In order to determine whether the Survey would hinder competition in the relevant market, the Board examined the characteristics of the relevant product market and assessed the scope of the proposed Survey. Accordingly, the Board evaluated whether the members of INTES constituted a separate product market and, if so, whether there were any barriers to entry to that market. The Board also assessed whether the information that would be collected by the survey company would be strategic, private or public, current or historic, and whether the information would be exchanged frequently.

The Board found that the proposed Survey seemed to give the impression that it would not lead to any competitive concerns, since (i) the relevant product market was competitive, (ii) the data collected would be aggregated, and (iii) the outcome of the Survey would be announced publicly. However, the Board nevertheless concluded that the Survey could hinder competition within the meaning of Article 4 of the Law No. 4054, given that the information exchange that would ensue as a result of the Survey (i) would include strategic and current information that is not publicly accessible, and (ii) would occur frequently.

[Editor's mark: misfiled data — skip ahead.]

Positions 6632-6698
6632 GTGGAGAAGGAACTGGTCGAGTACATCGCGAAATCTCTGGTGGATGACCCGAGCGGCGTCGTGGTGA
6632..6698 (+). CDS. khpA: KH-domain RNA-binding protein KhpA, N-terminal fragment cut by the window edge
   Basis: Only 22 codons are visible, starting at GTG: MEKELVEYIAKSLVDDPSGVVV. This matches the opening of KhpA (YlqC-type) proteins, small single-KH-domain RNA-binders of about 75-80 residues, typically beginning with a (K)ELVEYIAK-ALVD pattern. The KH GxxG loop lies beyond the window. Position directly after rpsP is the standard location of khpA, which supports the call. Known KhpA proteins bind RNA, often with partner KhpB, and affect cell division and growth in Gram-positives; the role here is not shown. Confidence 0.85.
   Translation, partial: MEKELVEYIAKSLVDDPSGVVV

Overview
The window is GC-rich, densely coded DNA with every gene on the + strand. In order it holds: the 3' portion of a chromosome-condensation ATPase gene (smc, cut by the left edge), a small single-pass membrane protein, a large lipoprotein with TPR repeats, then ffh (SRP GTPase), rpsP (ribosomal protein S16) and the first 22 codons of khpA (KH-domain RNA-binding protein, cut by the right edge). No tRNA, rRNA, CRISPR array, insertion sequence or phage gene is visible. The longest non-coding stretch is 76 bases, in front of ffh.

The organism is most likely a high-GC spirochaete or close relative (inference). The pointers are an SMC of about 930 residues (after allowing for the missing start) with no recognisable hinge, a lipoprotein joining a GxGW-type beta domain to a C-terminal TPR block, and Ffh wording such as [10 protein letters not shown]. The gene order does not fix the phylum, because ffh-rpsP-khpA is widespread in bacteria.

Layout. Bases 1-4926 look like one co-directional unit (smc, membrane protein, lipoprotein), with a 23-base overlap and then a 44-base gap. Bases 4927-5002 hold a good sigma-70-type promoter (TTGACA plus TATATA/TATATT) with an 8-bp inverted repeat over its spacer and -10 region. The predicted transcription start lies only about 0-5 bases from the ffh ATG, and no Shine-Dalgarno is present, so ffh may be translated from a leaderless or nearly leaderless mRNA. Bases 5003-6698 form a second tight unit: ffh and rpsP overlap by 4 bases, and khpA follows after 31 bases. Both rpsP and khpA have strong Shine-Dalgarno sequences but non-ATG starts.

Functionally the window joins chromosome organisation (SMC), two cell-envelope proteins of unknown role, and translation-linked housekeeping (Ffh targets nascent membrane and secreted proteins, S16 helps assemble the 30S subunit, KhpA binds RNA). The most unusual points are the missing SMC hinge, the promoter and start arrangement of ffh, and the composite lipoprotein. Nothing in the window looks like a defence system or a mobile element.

As the Board determined that the Survey could restrict competition within the meaning of Article 4 of the Law No. 4054, the Board proceeded to apply the individual exemption test based on the following cumulative conditions: (a) the Survey must contribute to the improvement of the production or distribution of goods or the promotion of technical or economic progress, (b) the Survey must provide consumers a fair share of the resulting benefits, (c) the Survey should not lead to the elimination of competition with respect to a substantial part of the products in question, and (d) the Survey should not impose restrictions on the undertakings in question that are not indispensable to the achievement of the objectives specified under (a) and (b).